I am always quick to quash that belief — that teachers give grades. I really do have an urge to pose in a Santa Claus suit with an essay in hand, a big red A+ on it, so that I can have a photo taken and photoshop one of those red circles with a bar across it, the “prohibited” sign. The caption would be: “I Don’t Give You Grades: You Earn Them, Or Fail To Earn Them, Though Your Work.”2 But there’s a second interesting assumption that I think is worth addressing, which is that students seem to think that grades are a matter of not doing something wrong, as opposed to a ranking of achievement.
Not an evaluation of effort, though effort can and should be taken into account, but rather of achievement. After all, how does one truly evaluate effort? All one can evaluate is apparent effort, and sadly apparent effort is also something I’ve seen occasional students simulate. You get told stories of how hard someone worked, how they stayed up all night, or researched something for a month, but the result you’re presented with looks slapped together at the last minute. So I don’t really know a good system for demonstrating or measuring effort except a sort of gut instinct thing… that, or when a student’s attempt to “know beans”3 is so apparent that one cannot miss the fact. A student who pops by your office for the Nth time that semester trying to understand the finer points of XYZ is someone you can just tell is making a hell of an effort. But then, those students usually also perform well… the proof is nearly always in the pudding, if you know how to taste pudding for the proof.
After all, if I went to a proper university and tried to complete a B.Sc. in Physics right now, I would likely be flunked out within a semester. I am innumerate, I am so innumerate in fact that the very idea is laughable. I’m not proud of my innumeracy, and in fact I have a slight complex about it. But try as I might, I cannot seem to make the math make sense in my head. (It’s much worse in abstract math than in the sort of classical mechanics-related math I learned in high school. But of course, physics gets pretty abstract further along, and I think that’s where I’d get in trouble.)
My point is: not everyone is capable of A+ work. Trying your hardest might land you with an F, or a C+, or maybe just an A.
Of course, someone might say, that’s a culturally-determined value. Perhaps, they argue, there’s nothing particularly wrong with the idea that everyone starts with an A+ and then loses, or manages not to lose, marks as a result of his or her work.
Which I suppose might be true, but what I find is that there are several problems with this:
- It puts the onus on the instructor, not the student, in terms of how the grade finally ends up. That is, it creates a situation where the student and teacher share a sense that the grade is something granted by the instructor, not earned by the student.
- It seems to feed the practice of grade inflation, possibly as a direct result of #1, and likely because of the psychological effects of the idea that grades are given by instructors, instead of earned by students.
- It cultivates in students an attitude of looking for the hoops through which they are expected to jump, meaning, it cultivates a sense that one does well in an educational setting by avoiding obvious missteps, rather than by pushing oneself to achieve something outstanding. That is: it cultivates attitudes that translate to practical underachievement. Even among outstanding students, it can translate to a practice of pushing oneself only hard enough to be better than other classmates, resulting in a kind of race to the edge of a bellcurve (no matter how shallow). I’ve had great students who underachieved for this reason — they felt pragmatically it was best to just do enough to be better than their next-best classmates, and expected that would be enough to earn an A+. (And they were shocked to find that their work, while better than the others, had not been deemed A+ quality. The idea that nobody in a class received an A+ tends to shock many students.)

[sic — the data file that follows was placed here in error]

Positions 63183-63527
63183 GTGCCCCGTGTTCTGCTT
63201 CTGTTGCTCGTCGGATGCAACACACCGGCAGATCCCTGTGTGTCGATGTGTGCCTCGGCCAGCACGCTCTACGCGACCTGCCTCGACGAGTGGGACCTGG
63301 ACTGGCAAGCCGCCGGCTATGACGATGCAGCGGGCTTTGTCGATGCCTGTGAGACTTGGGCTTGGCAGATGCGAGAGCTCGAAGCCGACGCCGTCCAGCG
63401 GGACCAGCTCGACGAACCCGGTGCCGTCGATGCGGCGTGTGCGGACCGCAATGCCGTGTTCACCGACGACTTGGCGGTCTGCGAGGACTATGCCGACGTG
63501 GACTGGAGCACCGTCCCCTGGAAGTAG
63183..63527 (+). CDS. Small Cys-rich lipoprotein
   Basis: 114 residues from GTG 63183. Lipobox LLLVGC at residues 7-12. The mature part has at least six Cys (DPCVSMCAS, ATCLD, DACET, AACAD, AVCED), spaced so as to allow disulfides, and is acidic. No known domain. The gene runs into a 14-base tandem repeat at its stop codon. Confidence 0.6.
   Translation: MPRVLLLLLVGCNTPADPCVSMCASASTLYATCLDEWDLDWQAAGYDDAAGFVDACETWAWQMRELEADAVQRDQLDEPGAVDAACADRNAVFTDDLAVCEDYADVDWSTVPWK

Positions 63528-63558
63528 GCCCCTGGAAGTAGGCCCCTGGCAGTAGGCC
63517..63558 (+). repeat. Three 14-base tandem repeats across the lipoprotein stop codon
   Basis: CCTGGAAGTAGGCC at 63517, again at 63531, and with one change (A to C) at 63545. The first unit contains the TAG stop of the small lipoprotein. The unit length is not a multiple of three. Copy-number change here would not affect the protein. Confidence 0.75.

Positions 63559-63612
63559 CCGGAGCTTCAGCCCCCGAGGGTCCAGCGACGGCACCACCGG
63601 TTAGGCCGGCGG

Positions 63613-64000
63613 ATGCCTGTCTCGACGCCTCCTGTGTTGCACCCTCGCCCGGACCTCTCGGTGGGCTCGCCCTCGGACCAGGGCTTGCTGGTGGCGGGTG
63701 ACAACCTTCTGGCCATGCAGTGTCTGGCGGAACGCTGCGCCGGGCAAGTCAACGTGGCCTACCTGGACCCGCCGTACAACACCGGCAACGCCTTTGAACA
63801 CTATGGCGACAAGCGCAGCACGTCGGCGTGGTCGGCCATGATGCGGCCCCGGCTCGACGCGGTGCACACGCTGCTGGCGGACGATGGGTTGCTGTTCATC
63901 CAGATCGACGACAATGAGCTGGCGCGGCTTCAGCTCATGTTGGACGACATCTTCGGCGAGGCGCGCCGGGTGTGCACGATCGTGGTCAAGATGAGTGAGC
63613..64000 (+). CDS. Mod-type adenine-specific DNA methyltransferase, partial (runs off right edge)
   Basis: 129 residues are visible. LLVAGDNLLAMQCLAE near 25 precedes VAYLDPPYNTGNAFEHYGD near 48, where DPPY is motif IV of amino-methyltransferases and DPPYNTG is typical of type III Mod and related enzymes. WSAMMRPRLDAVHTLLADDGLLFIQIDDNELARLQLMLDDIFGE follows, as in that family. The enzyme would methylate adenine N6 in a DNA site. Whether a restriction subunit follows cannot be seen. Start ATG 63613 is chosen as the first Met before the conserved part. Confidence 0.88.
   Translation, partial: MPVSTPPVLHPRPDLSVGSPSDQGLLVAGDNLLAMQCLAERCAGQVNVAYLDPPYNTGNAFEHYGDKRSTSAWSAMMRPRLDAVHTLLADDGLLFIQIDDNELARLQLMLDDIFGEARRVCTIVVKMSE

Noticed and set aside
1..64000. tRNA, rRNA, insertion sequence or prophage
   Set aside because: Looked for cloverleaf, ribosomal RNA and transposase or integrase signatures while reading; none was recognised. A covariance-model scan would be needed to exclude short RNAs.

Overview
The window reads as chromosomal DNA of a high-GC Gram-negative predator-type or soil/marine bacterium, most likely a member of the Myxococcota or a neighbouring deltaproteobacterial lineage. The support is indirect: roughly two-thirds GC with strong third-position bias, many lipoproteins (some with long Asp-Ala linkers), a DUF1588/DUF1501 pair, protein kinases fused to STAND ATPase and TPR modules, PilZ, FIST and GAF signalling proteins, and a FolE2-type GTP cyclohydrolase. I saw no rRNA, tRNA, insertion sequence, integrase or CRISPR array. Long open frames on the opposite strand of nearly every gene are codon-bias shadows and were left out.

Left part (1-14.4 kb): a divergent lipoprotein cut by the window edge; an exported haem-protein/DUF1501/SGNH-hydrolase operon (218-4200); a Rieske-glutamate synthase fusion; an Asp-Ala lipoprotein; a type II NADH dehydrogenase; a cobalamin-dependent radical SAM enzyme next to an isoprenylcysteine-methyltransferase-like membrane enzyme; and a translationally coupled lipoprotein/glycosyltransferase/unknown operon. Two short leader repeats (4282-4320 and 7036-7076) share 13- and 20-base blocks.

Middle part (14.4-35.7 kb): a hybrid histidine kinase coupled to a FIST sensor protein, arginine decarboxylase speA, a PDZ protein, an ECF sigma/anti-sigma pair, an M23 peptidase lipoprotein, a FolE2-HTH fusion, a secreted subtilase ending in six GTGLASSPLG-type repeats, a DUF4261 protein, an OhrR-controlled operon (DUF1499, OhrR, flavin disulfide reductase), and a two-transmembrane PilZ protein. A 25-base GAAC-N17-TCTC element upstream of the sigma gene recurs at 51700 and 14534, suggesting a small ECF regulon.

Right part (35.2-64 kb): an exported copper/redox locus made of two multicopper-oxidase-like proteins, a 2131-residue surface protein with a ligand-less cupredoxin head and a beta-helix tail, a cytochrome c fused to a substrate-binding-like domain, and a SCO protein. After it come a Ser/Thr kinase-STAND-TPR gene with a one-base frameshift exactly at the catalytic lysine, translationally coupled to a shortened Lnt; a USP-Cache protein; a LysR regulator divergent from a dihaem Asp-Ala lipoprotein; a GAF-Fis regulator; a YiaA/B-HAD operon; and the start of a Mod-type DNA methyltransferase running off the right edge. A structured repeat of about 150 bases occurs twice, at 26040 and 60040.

Putting the onus on the student, limiting grade inflation and the psychological temptation to “be nice” and “give good grades” regardless of standards of performance, and cultivating not hoop-jumping but actual achievement — and cultivating an attitude of striving to achieve a personal best — all are positives of the system I espouse.
The corresponding negatives aren’t quite apparent to me, other than the fact that the best way to put the onus on a student, to foster healthier relationships between instructors and students, and to eliminate the silliness associated with grading in general, would be to get rid of ranked evaluations, grading, and so on, and institute either a pass-fail system, or a high-pass, low-pass, fail/repeat system.
While that may sound radical — and it won’t happen in most places because of the rules for accreditation — it is my opinion. Of course, there would need to be better systems for evaluating teacher competence and teacher performance, because this would be rife for exploitation. But barring such an unlikely reform, it seems to me that promoting a conception of grades as earned through achievements, rather than given minus subtractions for “mistakes,” is the best way to go.
UPDATE (a few hours after posting): I realized the post had been published with the conclusion missing. Something about having it open in multiple windows, and Autosaves. Argh. It’s complete now.
This is a peculiar notation system, I know. I think it’s an artifact of the way the grading system is programmed into campus electronic grades-management systems, where find-and-replace is used to swap A0 for a specific grade point amount, and A+ for a different one, and of course if A were alone, without some kind of placeholder, it might get swapped before the A+ and this would mess up the system. Notable is that there are no minuses. In the a range, you have A0 and A+. New students to my classes are always bewildered when I give them back assignments with an A- grade, or A-/B+, or A/A+, or any of those fine gradations. They tend to expect A, A+, B, B+… and they always refer to A as A0.↩